After a night in some fairly unimpressive county digs (the Cinnabon was cold), they hauled me before that sanctimonious asshole where he demeaned me for about 5 minutes before deciding he really couldn’t charge me with anything and offered to let me off with a no potty-mouth warning.

“Do I make myself clear, Mr. Marteau?” I looked at him, this pitiful little shit with the ability to release me upon my utterance of a single syllable, “No judge, I can still see you. But keep trying; it’d be a decided improvement.” After that his language became particularly uncharitable with the word Contempt prominent in his proclamations. Again, all I had to do was shut up; maybe apologize, to walk away. The smart ticket.

“Contempt?! How would you have me hold any gathering that commands me there in irons? That I am here shows your contempt for me!” After a couple more days in lock-up it was agreed that a judge could not sit on a case where he was the only witness and they sprung me with several more warnings. I wisely insisted that they tie and gag me for those proceedings and walked after I found myself unable to raise any objections, a brilliant tactical move on my part. Afterwards I spent at least 3 hours doing a bar exam, finally settling on Cleeto’s Bowl on Davenport where I passed (out) with flying colors, mostly sky blue and kind of puffy white.

“Your Hoover maneuver broadened your support base but made you a target, because to take you out would presumably take out Hoover by virtue of your leverage.” The parking lot at Slarky’s was fairly packed and I noted that I had drawn the undesired attentions of 3 good boys smoking cigarettes out front. “Let’s pretend for a paragraph or so that I’m not as smart as I am; how exactly does killing me accomplish that?” Ted was on it, “You want me to spell it out?” “No, just use words – numbers if absolutely necessary.” “Punctuation?” “As you see fit.”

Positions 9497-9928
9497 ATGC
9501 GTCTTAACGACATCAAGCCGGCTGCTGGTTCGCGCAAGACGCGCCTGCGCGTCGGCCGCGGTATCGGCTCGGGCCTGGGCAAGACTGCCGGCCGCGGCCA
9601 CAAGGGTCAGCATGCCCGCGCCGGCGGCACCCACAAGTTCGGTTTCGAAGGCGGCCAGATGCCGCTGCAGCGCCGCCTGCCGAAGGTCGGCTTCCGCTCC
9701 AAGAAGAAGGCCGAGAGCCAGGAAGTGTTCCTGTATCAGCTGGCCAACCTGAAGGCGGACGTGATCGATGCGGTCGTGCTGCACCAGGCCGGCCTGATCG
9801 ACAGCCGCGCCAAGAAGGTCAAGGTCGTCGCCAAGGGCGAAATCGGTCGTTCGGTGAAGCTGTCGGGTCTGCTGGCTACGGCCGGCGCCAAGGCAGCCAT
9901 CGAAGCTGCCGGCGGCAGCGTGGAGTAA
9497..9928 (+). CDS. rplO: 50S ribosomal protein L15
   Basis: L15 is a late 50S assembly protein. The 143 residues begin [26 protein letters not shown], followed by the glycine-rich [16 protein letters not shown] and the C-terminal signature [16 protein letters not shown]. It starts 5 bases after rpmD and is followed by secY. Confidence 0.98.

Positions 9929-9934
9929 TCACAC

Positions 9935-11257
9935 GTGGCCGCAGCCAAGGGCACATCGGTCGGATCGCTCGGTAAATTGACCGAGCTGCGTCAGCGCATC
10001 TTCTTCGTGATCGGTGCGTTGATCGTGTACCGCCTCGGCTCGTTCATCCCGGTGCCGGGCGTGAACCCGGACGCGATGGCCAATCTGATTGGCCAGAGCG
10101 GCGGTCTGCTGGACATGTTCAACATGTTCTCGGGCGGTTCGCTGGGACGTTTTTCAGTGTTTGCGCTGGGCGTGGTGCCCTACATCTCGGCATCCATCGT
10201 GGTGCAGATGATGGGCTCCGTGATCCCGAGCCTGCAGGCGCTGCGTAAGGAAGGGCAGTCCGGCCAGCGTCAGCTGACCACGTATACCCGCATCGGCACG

“Edgar is not loved in the Company. He interferes with some of our extra-legal operations which disrupts our cash-flow. Your brilliant Hoover Maneuver – see, it’s already got a rhyming title – compromised him. Some of our people close to him say it’s actually affecting his health, so good job on that. That you pulled this off, without Agency assets, money, tradecraft, is astounding. We’ve sought that kind of leverage from the beginning – nobody could get it.” I watched as the 3 shit-kickers considered me and discussed their options in my regard – we had about 40 feet between us. “Well, they were just warming up. Studying his habits and such….”

Ted was clearly impressed and I knew that even though he was the personal enemy of everything decent and noble in human interchange, a social engineer of the lowest order, as well a killer unrepentant, he was now also an Art promoter. “Once again you embarrass the Agency by impressing the hell out of it. I took serious heat for sending you back upright. You put both of us in a very sharp light. A good one for the most part. You’ve got some serious back-up now, mostly because of your sheer audacity. Like I said, you’re entertaining as hell. But I haven’t been able to bring your principal detractor around – he doesn’t like you. You’re too smart. Capable.”